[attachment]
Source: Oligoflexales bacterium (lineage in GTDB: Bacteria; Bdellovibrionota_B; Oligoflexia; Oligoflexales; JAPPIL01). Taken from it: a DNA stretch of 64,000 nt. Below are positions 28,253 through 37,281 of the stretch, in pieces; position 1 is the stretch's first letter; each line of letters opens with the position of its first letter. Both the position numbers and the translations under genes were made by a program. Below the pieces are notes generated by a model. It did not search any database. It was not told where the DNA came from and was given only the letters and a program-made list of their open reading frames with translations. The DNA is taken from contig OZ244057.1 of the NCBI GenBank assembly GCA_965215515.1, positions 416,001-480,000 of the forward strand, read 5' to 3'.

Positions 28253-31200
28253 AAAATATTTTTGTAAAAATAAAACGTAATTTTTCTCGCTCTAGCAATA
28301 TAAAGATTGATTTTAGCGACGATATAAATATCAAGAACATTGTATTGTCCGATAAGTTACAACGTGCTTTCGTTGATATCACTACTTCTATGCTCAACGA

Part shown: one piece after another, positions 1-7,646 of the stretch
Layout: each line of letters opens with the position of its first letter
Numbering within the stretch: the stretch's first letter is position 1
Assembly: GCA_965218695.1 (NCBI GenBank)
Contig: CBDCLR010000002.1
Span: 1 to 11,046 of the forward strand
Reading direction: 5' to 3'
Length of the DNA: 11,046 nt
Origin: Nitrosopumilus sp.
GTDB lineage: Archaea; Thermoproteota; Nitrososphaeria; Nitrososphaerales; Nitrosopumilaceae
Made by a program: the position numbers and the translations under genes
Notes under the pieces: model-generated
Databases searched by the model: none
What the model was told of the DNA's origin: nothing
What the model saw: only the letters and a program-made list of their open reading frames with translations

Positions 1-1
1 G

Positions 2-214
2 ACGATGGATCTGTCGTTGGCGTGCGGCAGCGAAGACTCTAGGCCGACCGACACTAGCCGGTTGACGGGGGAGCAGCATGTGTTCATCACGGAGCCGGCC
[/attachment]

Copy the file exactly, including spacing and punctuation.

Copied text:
Source: Oligoflexales bacterium (lineage in GTDB: Bacteria; Bdellovibrionota_B; Oligoflexia; Oligoflexales; JAPPIL01). Taken from it: a DNA stretch of 64,000 nt. Below are positions 28,253 through 37,281 of the stretch, in pieces; position 1 is the stretch's first letter; each line of letters opens with the position of its first letter. Both the position numbers and the translations under genes were made by a program. Below the pieces are notes generated by a model. It did not search any database. It was not told where the DNA came from and was given only the letters and a program-made list of their open reading frames with translations. The DNA is taken from contig OZ244057.1 of the NCBI GenBank assembly GCA_965215515.1, positions 416,001-480,000 of the forward strand, read 5' to 3'.

Positions 28253-31200
28253 AAAATATTTTTGTAAAAATAAAACGTAATTTTTCTCGCTCTAGCAATA
28301 TAAAGATTGATTTTAGCGACGATATAAATATCAAGAACATTGTATTGTCCGATAAGTTACAACGTGCTTTCGTTGATATCACTACTTCTATGCTCAACGA

Part shown: one piece after another, positions 1-7,646 of the stretch
Layout: each line of letters opens with the position of its first letter
Numbering within the stretch: the stretch's first letter is position 1
Assembly: GCA_965218695.1 (NCBI GenBank)
Contig: CBDCLR010000002.1
Span: 1 to 11,046 of the forward strand
Reading direction: 5' to 3'
Length of the DNA: 11,046 nt
Origin: Nitrosopumilus sp.
GTDB lineage: Archaea; Thermoproteota; Nitrososphaeria; Nitrososphaerales; Nitrosopumilaceae
Made by a program: the position numbers and the translations under genes
Notes under the pieces: model-generated
Databases searched by the model: none
What the model was told of the DNA's origin: nothing
What the model saw: only the letters and a program-made list of their open reading frames with translations

Positions 1-1
1 G

Positions 2-214
2 ACGATGGATCTGTCGTTGGCGTGCGGCAGCGAAGACTCTAGGCCGACCGACACTAGCCGGTTGACGGGGGAGCAGCATGTGTTCATCACGGAGCCGGCC